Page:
What does it mean to solve a paradox? Every paradox presents a problem: it appears to imply that something false is true, which is impossible, at least on a traditional understanding of logic. Nothing impossible can occur, but paradoxes appear to be cases where something impossible occurs. In that sense, paradoxes are intellectual, theoretical problems. To solve a paradox is to solve this problem, for example by pointing out which of the paradox’s premises are not true, or by explaining why its conclusion does not follow from its premises.


This theory, this post, and their history

I don’t claim the theory I’m giving is fundamentally new. I think it is basically a technical extrapolation of the common way of responding to paradoxes like the liar paradox, according to which these paradoxes can safely be ignored.

I didn’t base this theory on anybody else’s work.

I first described this post’s method of solving paradoxes in my book Winning Arguments. This post aims to describe the method in a quicker and more surveyable way, putting together thoughts that are scattered throughout a wide span of text in Winning Arguments.

This post is aimed at a general philosophical audience. It is not very technical and it doesn’t engage deeply with the scholarly literature on paradoxes. There are over 2,000 scholarly works about the liar paradox cited on PhilPapers. This post talks about one solution to the liar paradox, which is in competition with a huge number of solutions discussed in the weighty corpus of paradox research. I have kept the comparison with competing solutions brief and superficial, relative to the extent of the literature.

I studied the topic of paradoxes in the University of Connecticut Philosophy PhD program, where I learned about paradoxes among lovely and intelligent philosophers including, for example, world paradox experts Jc Beall and David Ripley. I published research related to paradoxes in two of the top journals related to the topic: the Journal of Philosophical Logic and the Review of Symbolic Logic.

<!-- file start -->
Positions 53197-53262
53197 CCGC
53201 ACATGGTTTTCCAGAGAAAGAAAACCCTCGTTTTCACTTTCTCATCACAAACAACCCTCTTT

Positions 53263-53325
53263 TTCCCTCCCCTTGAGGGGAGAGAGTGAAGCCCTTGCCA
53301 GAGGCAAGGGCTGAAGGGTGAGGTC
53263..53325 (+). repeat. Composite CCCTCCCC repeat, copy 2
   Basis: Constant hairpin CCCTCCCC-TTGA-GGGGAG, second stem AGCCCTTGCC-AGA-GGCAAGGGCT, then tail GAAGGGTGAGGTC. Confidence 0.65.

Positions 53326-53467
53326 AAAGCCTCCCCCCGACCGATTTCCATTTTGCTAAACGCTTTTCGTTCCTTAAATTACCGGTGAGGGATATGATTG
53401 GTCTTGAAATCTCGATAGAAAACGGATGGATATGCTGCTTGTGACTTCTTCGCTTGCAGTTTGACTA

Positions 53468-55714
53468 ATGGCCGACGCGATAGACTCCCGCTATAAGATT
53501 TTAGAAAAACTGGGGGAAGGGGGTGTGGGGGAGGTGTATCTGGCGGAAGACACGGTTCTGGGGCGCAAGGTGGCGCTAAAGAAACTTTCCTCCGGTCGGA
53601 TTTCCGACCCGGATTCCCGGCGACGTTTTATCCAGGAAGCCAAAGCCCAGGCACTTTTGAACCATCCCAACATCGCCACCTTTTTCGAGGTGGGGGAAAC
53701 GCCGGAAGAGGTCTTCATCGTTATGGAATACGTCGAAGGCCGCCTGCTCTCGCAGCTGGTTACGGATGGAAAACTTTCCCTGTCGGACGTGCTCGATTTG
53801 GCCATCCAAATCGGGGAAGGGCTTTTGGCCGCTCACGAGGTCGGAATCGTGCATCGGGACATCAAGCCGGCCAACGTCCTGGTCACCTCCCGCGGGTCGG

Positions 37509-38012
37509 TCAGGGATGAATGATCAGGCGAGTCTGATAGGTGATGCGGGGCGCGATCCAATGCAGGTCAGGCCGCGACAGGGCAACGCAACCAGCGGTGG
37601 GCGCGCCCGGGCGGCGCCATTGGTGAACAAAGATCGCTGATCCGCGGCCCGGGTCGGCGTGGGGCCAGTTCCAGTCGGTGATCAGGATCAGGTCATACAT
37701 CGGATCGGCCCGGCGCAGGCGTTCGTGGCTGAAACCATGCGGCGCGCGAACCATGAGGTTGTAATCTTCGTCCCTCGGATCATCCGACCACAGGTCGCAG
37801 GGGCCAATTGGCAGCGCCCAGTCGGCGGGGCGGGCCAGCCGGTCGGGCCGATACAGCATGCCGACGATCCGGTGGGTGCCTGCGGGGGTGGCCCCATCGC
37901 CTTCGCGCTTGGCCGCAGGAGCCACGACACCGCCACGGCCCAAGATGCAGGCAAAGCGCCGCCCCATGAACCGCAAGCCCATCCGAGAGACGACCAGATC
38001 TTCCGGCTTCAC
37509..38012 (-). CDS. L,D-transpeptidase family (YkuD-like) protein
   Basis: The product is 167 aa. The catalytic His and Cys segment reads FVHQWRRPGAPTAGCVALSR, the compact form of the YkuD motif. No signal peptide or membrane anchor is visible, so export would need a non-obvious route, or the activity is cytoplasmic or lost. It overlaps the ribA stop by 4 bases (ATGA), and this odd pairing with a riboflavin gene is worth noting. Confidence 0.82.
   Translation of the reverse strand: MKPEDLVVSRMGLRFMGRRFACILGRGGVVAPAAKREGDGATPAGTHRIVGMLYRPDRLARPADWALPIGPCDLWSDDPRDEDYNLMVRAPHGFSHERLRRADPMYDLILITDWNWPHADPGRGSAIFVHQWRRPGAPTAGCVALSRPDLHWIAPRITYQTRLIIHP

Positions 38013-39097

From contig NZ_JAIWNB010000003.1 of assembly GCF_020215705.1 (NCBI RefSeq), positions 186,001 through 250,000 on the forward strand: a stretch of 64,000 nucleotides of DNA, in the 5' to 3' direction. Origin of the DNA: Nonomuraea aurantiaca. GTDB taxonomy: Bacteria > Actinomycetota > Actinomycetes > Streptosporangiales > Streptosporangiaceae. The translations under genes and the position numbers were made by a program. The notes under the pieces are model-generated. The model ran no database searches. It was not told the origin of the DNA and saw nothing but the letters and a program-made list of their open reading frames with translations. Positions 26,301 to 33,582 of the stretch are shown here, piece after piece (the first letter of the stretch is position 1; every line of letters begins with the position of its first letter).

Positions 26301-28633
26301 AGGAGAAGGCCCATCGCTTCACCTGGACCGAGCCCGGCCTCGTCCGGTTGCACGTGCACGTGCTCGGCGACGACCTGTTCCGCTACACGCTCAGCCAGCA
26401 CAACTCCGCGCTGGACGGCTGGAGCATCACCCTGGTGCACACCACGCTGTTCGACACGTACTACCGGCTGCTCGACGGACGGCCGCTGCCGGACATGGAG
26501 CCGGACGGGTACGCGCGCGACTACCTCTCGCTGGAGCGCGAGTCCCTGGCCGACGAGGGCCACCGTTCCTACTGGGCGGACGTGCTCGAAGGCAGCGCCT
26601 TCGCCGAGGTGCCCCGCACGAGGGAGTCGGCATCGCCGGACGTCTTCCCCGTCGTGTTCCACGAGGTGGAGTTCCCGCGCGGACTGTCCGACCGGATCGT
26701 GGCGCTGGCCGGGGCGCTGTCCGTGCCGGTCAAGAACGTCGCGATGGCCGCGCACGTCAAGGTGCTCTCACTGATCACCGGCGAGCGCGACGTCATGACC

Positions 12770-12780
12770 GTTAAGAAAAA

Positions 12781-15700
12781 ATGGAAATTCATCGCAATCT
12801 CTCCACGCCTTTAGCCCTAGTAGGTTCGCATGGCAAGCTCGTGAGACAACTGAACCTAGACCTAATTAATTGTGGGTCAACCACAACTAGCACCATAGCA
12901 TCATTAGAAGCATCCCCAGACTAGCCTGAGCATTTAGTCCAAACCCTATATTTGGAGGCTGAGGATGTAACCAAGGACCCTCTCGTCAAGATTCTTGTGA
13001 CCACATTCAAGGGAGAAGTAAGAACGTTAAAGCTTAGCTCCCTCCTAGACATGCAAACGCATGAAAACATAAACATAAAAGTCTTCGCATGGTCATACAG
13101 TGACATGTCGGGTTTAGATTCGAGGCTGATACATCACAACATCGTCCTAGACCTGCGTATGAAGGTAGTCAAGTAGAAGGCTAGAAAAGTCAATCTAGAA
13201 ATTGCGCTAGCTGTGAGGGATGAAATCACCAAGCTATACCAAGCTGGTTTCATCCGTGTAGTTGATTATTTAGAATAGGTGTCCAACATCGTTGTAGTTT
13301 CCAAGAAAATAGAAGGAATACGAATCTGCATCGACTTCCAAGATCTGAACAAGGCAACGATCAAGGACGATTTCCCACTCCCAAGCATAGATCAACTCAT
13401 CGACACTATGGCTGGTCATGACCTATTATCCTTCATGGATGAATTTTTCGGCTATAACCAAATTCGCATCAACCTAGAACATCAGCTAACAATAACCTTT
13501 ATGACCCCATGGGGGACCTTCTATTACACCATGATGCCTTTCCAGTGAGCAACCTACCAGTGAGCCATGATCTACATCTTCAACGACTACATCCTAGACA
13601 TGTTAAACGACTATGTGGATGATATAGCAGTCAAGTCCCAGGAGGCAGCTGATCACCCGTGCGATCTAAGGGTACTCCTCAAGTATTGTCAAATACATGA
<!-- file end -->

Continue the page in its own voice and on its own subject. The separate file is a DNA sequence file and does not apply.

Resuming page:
The solution to paradoxes which I’m describing in this post is something I began conceiving around 2011, during my undergraduate studies at Arizona State University. I have been developing the idea since then. By the time I left UConn in 2015, I had all the pieces of the theory conceived. It took me until 2017 to put the pieces together, to believe the resulting theory, and to put it down in writing.

This post does not provide my full theory of paradoxes. It only provides the first piece of the theory. This piece of theory is called the ad hoc method of rejecting incorrigible paradoxes, or the ad hoc method, for short.

The ad hoc method deals only with the technical aspect of solving paradoxes. The other part of the theory, to come in a later post, deals with the more philosophical question of why paradoxes happen and how we can explain them.


Summary of the ad hoc method of rejecting incorrigible paradoxes

Some arguments have apparently true premises and contradictory conclusions, but some of their premises, though apparently true, are false. An appropriate method of solving such paradoxes is to identify which of the premises are false.